Later the next week Kelsey made some day trips by herself to the lovely city of Manchester with its Victorian edifices and fantastic museums, and Kelsey came back wishing she’d gone to university at the beautiful Manchester University campus! She also visited the sweet town of Lincoln with its Cathedral and famous (and not so sweet) story of Little Saint Hugh who was a nine year old Christian boy whose body was discovered down a well in 1255.  His death began a blood libel after a local Jew admitted under torture to killing the boy. The man was executed but due to the political situation at the time, almost one hundred Jews were arrested and held in the Tower of London for being involved with this ‘ritual murder.’ Some of these people were hung for refusing to take part in a Christian trial but the remainder were set free eventually. This is an event I covered in one of my seminar classes at university about the History of Satan and really shows how the prejudice against the Jewish population could spiral out of control. The story is best known through Chaucer’s The Prioress’s Tale (in case it sounds familiar and you don’t know why!) Here’s a quote:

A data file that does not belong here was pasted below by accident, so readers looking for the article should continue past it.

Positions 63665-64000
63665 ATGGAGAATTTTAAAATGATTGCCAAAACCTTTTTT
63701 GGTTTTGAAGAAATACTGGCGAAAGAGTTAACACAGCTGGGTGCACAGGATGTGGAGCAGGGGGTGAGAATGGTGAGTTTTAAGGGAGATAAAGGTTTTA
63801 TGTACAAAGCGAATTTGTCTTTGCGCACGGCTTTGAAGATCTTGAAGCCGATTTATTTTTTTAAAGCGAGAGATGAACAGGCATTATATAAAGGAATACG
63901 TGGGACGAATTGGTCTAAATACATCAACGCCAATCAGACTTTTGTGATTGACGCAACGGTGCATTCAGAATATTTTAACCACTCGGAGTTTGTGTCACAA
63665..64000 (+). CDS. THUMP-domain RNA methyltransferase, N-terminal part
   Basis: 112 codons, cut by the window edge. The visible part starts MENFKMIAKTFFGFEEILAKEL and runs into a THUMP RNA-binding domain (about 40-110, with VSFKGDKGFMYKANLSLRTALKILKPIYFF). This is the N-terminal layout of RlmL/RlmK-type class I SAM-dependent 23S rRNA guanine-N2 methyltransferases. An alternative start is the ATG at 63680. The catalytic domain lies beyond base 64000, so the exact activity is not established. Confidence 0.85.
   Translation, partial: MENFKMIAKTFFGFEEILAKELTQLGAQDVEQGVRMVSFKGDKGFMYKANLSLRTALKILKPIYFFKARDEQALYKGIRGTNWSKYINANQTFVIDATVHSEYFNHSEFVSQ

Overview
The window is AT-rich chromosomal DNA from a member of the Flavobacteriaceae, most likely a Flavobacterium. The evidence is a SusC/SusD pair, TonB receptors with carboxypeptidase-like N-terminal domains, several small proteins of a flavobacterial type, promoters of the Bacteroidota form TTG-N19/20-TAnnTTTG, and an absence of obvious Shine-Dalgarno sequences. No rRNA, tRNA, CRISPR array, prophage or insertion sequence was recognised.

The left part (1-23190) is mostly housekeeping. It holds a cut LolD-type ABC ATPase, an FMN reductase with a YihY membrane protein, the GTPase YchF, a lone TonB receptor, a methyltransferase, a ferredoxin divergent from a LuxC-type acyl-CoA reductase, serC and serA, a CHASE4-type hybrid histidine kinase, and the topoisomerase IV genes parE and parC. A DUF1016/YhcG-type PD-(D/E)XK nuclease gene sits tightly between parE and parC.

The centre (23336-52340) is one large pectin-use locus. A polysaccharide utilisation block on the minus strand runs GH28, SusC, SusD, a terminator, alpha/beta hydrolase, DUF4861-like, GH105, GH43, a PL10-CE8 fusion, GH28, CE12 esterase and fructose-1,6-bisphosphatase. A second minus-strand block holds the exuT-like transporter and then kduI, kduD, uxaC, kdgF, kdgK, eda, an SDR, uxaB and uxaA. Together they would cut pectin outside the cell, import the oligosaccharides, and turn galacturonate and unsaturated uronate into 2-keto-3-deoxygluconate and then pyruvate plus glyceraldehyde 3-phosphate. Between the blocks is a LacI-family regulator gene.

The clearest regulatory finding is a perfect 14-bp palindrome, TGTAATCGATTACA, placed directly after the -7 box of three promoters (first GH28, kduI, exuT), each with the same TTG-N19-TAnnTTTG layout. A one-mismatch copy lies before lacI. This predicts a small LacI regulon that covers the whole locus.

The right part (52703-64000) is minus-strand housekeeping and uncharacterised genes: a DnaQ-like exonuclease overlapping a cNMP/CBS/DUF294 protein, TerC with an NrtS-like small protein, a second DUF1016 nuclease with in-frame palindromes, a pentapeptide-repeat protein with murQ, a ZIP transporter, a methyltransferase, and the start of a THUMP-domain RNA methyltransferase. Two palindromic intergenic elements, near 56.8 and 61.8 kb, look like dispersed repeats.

“O yonge Hugh of Lyncoln, slayn also
With cursed Jewes, as it is notable,
For it nis but a litel while ago,
Preye eek for us, we synful folk unstable,
That of his mercy God so merciable
On us his grete mercy multiplie,
For reverence of his mooder Marie. Amen.”